Signs of suspected concussion:

  • Suspected Loss of Consciousness
  • Ataxia (unsteady on feet)
  • Disorientated or confused
  • Player appears to have been “dazed, dinged or had their bell rung”
  • Inappropriate behaviour
  • Other symptoms or signs suggesting a suspected concussion

Note that players in whom concussion is deemed to be confirmed at the time of their initial on pitch assessment (confirmed loss of consciousness by a medical practitioner or medical practitioner witnessed concussive convulsions or tonic-clonic posturing) will be definitively removed from the field of play.

Should the match referee have concerns regarding the wellbeing of a player he should prompt the team doctor by asking “Do you think the player requires a PSCA?”

An opposition Team Doctor is NOT Allowed to request a PSCA on an opposing player.

A PSCA shall be confirmed by the Match Referee to the Reserve Official via his communication device and by the hand signal – head touched on three occasions.

A player undergoing a PSCA can be temporarily substituted whilst the PSCA is completed. If the player undergoing a PSCA does NOT Return to the field of play the substitution becomes a permanent one

The temporary substitute may not take a penalty kick at goal or conversion.

The PSCA must be completed in five minutes (actual time). This period commences when the player leaves the field of play at the half way line and finishes when the player present himself to the Reserve Official cleared to return to play. The Match Referee and Reserve Referee will manage the players return to the field of play.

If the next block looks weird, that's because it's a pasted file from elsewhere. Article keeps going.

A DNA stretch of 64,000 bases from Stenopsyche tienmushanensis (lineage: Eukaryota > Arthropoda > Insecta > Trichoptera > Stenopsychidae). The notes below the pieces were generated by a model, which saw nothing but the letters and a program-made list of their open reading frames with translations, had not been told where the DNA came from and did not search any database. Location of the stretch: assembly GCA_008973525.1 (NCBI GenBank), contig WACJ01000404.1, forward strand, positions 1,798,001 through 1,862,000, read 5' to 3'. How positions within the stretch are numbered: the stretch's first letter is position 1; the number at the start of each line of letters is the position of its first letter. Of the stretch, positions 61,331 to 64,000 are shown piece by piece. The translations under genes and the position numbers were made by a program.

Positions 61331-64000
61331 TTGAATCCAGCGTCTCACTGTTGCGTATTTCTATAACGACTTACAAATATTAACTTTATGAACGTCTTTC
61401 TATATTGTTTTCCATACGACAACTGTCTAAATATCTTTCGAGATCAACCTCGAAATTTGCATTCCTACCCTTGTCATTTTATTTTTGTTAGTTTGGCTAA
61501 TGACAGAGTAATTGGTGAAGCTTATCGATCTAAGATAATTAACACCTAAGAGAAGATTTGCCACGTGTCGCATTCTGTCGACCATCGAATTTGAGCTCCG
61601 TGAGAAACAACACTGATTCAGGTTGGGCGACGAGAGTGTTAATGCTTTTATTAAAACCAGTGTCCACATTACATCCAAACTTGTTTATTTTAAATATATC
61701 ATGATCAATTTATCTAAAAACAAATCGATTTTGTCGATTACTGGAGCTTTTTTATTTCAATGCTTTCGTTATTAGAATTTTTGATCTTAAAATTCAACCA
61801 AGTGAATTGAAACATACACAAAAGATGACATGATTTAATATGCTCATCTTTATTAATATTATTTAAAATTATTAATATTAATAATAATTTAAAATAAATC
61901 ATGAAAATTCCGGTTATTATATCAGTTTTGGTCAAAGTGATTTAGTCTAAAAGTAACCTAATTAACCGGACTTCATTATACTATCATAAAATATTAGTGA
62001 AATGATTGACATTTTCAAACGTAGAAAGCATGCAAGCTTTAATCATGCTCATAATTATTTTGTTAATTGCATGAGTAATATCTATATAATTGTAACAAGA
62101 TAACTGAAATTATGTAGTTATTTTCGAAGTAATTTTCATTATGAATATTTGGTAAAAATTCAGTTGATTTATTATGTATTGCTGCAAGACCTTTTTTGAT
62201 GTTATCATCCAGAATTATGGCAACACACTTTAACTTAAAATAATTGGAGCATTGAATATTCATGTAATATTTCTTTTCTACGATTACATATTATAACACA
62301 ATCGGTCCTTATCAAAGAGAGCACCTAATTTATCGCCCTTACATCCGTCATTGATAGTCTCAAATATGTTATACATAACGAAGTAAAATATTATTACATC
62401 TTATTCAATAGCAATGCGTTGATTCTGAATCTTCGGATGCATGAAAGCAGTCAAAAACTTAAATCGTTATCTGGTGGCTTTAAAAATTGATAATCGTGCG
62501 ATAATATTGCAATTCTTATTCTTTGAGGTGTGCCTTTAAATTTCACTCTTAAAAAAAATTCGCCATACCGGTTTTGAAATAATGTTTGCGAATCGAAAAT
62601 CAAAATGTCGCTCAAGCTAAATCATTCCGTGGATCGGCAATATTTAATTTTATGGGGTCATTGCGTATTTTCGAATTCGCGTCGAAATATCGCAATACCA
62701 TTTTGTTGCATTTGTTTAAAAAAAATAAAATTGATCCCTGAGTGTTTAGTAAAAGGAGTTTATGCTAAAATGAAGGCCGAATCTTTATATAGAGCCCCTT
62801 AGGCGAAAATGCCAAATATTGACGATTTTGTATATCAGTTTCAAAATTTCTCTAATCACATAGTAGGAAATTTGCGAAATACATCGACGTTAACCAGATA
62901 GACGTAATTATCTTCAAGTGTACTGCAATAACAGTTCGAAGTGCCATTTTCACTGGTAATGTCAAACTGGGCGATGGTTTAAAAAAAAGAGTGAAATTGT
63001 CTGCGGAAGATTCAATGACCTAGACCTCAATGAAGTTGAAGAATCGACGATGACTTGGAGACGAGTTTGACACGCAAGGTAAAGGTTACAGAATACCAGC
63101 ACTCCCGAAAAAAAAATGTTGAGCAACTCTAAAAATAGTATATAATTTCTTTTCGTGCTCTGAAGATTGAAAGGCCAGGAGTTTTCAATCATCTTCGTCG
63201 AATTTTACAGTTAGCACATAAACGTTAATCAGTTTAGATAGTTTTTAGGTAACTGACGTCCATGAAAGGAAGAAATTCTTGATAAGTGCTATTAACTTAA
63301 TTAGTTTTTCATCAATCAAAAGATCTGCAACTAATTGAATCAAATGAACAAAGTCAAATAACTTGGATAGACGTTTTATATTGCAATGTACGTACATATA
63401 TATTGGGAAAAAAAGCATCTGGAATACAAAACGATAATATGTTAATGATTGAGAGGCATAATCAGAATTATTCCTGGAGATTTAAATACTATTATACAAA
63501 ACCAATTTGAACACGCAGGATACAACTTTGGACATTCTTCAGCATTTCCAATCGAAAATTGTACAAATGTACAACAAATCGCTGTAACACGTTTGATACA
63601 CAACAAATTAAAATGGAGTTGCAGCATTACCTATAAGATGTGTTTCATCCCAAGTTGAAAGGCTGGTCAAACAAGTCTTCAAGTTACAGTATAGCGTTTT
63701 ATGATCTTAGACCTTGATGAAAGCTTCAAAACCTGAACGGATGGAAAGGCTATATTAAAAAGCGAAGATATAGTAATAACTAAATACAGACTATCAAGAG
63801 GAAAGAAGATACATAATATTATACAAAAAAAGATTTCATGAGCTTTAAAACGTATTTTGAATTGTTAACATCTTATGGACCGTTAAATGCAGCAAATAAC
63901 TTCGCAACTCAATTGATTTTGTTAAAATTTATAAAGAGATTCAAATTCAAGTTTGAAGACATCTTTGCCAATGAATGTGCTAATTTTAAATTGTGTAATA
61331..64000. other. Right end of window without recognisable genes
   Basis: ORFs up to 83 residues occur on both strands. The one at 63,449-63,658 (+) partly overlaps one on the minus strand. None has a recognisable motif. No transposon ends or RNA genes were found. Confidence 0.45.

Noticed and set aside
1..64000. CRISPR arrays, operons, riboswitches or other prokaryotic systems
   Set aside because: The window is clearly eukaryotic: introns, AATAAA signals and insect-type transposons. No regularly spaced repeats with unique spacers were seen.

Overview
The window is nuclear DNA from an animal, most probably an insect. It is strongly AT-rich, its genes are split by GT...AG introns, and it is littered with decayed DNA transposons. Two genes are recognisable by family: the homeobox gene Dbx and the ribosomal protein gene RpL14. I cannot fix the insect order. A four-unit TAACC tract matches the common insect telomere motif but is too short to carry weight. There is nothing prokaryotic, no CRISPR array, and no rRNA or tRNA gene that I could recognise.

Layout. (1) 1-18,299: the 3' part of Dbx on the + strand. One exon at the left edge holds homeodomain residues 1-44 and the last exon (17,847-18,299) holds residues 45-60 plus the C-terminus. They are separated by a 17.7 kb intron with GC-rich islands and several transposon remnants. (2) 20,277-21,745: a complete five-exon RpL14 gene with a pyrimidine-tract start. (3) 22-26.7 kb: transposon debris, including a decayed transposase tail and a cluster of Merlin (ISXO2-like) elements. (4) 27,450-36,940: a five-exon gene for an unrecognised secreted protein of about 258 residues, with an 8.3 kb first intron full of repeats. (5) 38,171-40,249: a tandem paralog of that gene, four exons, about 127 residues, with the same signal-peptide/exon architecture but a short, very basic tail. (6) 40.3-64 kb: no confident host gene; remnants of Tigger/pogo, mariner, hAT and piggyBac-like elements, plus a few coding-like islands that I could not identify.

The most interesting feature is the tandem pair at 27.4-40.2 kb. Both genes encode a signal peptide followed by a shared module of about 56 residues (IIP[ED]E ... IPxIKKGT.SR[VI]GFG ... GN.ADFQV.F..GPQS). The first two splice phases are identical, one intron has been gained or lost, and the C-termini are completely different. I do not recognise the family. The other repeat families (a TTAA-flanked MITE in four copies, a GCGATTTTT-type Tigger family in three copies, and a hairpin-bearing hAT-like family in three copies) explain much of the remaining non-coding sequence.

The PSCA involves a standardised assessment of cognition (memory) using the Maddocks Questions, balance assessment by way of a 20second tandem stance balance test and a symptoms and signs assessment.

The presence of one or more symptoms, one incorrect Maddock’s question, more than four errors on balance testing in 20 seconds and the presence of one or more signs constitute an Abnormal PSCA, Concussion is confirmed and the player is definitively removed from further participation in the game. 

A player who satisfactorily completes his PSCA and in whom suspected concussion is therefore not confirmed can return to the field of play within the five minutes

If a player has a suspected concussion and a co-existing blood injury control of the bleeding will be the priority however the PSCA must be completed as soon as possible. If the bleeding can be controlled, suturing should be completed post PSCA. The total time available is 15 minutes to complete both the PSCA and control of bleeding.

A player failing to cooperate with a PSCA should be assumed to have concussion and be removed permanently from the game.

If a player has a second requested PSCA during a game the player should undergo a second PSCA as a separate and independent assessment. 

The PSCA Trial will be independently evaluated by the University of Bath

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3 risposte a Se la Premiership diventa una “cavia”: nuove regole per TMO e “concussion”

  1. Umberto Rossi ha detto:

    beh, il “concussion assesment” sta venendo applicato anche nel Championship, per quanto riguarda il Tmo se è vero che toglie qualsiasi tipo di dubbio su qualsiasi tipo d’azione, è anche vero che rischia di compromettere la “fluidità” del gioco creando non pochi momenti morti in caso di utilizzo sfrenato da parte della terna

    • Matteo ha detto:

      per i momenti morti ci sono le pubblicità come insegnano gli sport usa, credo che un uso smodato del tmo faccia male allo sport giocato e visto allo stadio e non sono molto convinto da che mondo e mondo lo sport è anche cercare di non far vedere all’arbitro le scorrettezze e chi non è convinto può solo pensare quanti piloni non spingono dritto e favoriscono la propria squadra, poi in caso si potrebbe sempre squalificare il giocatore a posteriri per falli gravi e violenti, comunque il PCSA lo trovo giusto e intelligente sia per non sfavorire la formazione che per sfortuna si trova a giocare in meno sia perchè ci saranno dei medici esteni alle socetà quindi più “estranei” sia per il fatto che il trauma cranico lo trovo un po più grave rispetto alla ferita sanguinante per il giocatore stesso

  2. Pingback: Last minute Viaggi di Gruppo?